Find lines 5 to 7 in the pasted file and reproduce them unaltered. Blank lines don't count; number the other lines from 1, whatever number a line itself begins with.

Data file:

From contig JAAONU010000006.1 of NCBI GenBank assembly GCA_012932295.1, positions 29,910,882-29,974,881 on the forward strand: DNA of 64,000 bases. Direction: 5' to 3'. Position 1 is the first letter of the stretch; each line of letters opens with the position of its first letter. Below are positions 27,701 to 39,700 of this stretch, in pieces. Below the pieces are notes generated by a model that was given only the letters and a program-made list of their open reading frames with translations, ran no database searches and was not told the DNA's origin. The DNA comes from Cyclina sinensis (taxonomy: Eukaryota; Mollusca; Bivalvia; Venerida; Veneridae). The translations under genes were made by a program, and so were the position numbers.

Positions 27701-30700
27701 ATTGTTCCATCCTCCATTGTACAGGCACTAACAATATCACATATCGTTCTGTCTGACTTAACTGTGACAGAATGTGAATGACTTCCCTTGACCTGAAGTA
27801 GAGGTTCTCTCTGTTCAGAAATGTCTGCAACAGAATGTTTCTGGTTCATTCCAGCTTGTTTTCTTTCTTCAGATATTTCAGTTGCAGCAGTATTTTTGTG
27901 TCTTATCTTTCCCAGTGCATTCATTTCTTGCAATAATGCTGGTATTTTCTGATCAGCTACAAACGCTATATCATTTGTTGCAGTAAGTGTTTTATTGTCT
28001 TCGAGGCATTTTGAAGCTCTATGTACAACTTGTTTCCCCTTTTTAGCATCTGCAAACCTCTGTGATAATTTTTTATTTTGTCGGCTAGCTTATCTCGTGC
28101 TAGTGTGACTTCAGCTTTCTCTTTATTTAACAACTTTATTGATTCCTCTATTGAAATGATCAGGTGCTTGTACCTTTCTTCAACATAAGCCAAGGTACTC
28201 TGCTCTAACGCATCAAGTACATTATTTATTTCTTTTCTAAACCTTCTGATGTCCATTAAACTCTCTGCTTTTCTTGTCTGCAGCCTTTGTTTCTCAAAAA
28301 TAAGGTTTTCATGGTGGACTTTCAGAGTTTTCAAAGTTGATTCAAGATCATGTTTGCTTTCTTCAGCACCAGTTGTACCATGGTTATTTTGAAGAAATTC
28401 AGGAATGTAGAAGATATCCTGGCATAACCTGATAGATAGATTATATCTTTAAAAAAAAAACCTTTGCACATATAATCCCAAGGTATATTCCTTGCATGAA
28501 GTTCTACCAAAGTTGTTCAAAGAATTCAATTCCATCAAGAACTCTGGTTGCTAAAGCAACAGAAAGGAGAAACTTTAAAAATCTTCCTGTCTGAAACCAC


27901 TCTTATCTTTCCCAGTGCATTCATTTCTTGCAATAATGCTGGTATTTTCTGATCAGCTACAAACGCTATATCATTTGTTGCAGTAAGTGTTTTATTGTCT
28001 TCGAGGCATTTTGAAGCTCTATGTACAACTTGTTTCCCCTTTTTAGCATCTGCAAACCTCTGTGATAATTTTTTATTTTGTCGGCTAGCTTATCTCGTGC
28101 TAGTGTGACTTCAGCTTTCTCTTTATTTAACAACTTTATTGATTCCTCTATTGAAATGATCAGGTGCTTGTACCTTTCTTCAACATAAGCCAAGGTACTC